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- Conspectus : The Journal of the South African Theological Seminary
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- Volume 2, Issue 09, 2006
Conspectus : The Journal of the South African Theological Seminary - Volume 2, Issue 09, 2006
Volumes & issues
Volume 2, Issue 09, 2006
Checkmating the human drive for life : a Biblical-theological examination of Genesis 5, Ecclesiastes 1, and 1 Corinthians 15 : 50-58Author Dan LioySource: Conspectus : The Journal of the South African Theological Seminary 2, pp 1 –22 (2006)More Less
The major premise of this essay is that since the dawn of time, the human drive for life has been checkmated by death. A Biblical-theological examination of Genesis 5 and Ecclesiastes 1 indicates that despite the efforts of people both individually and collectively to extend the realms of human existence, their efforts are ultimately ambushed (in a manner of speaking) by the end of life. Moreover, while each generation appears to be making incremental strides - sometimes even laudable gains - the reality of death neutralizes these advances and in some cases entirely wipes them out. An examination of 1 Corinthians 15 : 50-58 informs people of faith that only in Christ can work and leisure be enjoyable, beneficial, and fulfilling.
Source: Conspectus : The Journal of the South African Theological Seminary 2, pp 23 –39 (2006)More Less
Author Christopher PepplerSource: Conspectus : The Journal of the South African Theological Seminary 2, pp 39 –55 (2006)More Less
This article deals with same-sex marriage from a Biblical Christian perspective. It is not a treatise on homosexuality from either a Biblical or sociological point of view. The article deals with homosexuality, per se, only in as much as is necessary to examine the question of the Biblical Christian stance concerning same-sex marriage.The article starts with a brief overview of the South African civil legal history of same-sex 'marriage' partnerships leading up to the current ruling by the Constitutional Court. The debate then starts with the Biblical definition of marriage before mining down to the two main arguments in favour of same-sex marriage and the homosexuality that underpins it - the appeal to the concepts of justice and love. Only then does the focus turn to the Biblical prohibitions concerning homosexual activity.The second part of the article deals briefly with implications for church life, firstly from the perspective of how the church approaches same-sex marriage in general society, and then from the perspective of those within, or seeking to join, the church.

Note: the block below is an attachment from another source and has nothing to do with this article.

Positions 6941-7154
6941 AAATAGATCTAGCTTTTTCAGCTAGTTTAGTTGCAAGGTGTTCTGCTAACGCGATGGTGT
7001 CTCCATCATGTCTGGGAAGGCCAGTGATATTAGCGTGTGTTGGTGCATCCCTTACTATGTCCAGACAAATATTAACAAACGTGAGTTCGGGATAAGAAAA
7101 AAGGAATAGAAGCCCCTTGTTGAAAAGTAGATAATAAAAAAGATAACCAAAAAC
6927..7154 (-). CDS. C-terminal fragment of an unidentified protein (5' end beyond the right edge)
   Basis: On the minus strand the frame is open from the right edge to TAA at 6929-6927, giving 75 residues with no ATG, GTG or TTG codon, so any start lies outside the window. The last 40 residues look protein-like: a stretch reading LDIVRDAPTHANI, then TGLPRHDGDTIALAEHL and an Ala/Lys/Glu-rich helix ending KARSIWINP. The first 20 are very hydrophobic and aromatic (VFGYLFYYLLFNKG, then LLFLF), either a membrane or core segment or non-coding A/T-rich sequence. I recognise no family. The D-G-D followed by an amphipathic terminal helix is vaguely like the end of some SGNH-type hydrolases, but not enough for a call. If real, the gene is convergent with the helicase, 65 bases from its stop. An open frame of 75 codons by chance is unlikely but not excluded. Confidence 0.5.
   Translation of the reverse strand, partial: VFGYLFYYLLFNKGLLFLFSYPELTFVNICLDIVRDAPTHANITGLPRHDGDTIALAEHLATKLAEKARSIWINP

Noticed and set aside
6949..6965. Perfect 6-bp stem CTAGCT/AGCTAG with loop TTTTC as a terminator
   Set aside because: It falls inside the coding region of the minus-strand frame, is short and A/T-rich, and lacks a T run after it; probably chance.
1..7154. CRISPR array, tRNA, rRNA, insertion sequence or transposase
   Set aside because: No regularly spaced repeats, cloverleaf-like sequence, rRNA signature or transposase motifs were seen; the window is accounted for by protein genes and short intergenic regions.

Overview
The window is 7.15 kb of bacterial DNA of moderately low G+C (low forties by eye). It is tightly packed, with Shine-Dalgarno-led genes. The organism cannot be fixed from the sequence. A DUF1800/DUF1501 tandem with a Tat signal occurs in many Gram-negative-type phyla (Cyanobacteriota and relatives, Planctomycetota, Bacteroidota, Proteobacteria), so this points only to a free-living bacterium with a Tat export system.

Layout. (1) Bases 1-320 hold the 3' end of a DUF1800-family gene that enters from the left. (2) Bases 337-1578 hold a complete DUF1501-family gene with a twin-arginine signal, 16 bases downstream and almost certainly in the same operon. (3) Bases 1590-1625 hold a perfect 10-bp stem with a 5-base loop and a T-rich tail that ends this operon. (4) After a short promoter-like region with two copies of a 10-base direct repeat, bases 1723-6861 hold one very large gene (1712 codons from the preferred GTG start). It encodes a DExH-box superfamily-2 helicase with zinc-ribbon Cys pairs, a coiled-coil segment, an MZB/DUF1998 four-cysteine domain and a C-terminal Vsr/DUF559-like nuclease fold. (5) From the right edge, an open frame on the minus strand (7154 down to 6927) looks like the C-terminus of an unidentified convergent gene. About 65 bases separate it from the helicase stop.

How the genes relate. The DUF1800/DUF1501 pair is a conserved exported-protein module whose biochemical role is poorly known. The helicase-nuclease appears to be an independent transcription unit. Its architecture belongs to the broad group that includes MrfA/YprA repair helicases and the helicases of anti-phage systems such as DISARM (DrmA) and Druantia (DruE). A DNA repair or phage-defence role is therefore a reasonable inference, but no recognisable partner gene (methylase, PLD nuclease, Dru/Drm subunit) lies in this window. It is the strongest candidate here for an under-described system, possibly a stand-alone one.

How does prayer affect God's plan? An enquiry into God's providence with special reference to prayer and healingAuthor Mark PretoriusSource: Conspectus : The Journal of the South African Theological Seminary 2, pp 56 –71 (2006)More Less
If God is sovereign and His plans fixed, why pray? Does prayer change what God has purposed to do? If not, what is the point in praying? One could take these questions even further and say : if prayer has any effect on what happens, then it would seem that God's plans are not fixed. On the other hand, if God has settled His plans and He will do what He is going to do, then does it matter whether we pray or not? Every committed Christian wants to believe that prayer makes a difference. Thus, this article has a twofold purpose. The first is to show that God's providential plans and His command for Christians to pray are consistent with His purpose to bring about His plans through prayer. The second is to answer the question : does God heal when one prays, and specifically when it comes to intercessory prayer? Bringing clarity to these questions is important as it has a direct bearing on how we will view miracles and God's willingness to answer prayer.
Author Kevin SmithSource: Conspectus : The Journal of the South African Theological Seminary 2, pp 72 –85 (2006)More Less
Psalm 5 is one of a number of Davidic Psalms that allude to the Lord's ""house"" and ""temple."" Since Solomon's Temple was built after David's death, critical scholars consider these allusions to the temple as conclusive proof that David could not have authored these psalms. This article demonstrates that, prior to the construction of Solomon's Temple, the terms ""house"" (בַּיִת) and ""temple"" (הֵיכָל) were acceptable terms for alluding to the Tabernacle. Therefore, the conclusion that David could not have written Psalm 5 is unwarranted.
A Biblical critique of the two-fold theory of dispensationalism : the distinction between Israel and the ChurchSource: Conspectus : The Journal of the South African Theological Seminary 2, pp 86 –109 (2006)More Less
After a brief review of the historical development and essential characteristics of Dispensationalism, this article argues Dispensationalism's sharp distinction between Israel and the church represents a serious departure from sound exegetical theology resulting in a distortion of key Biblical doctrines.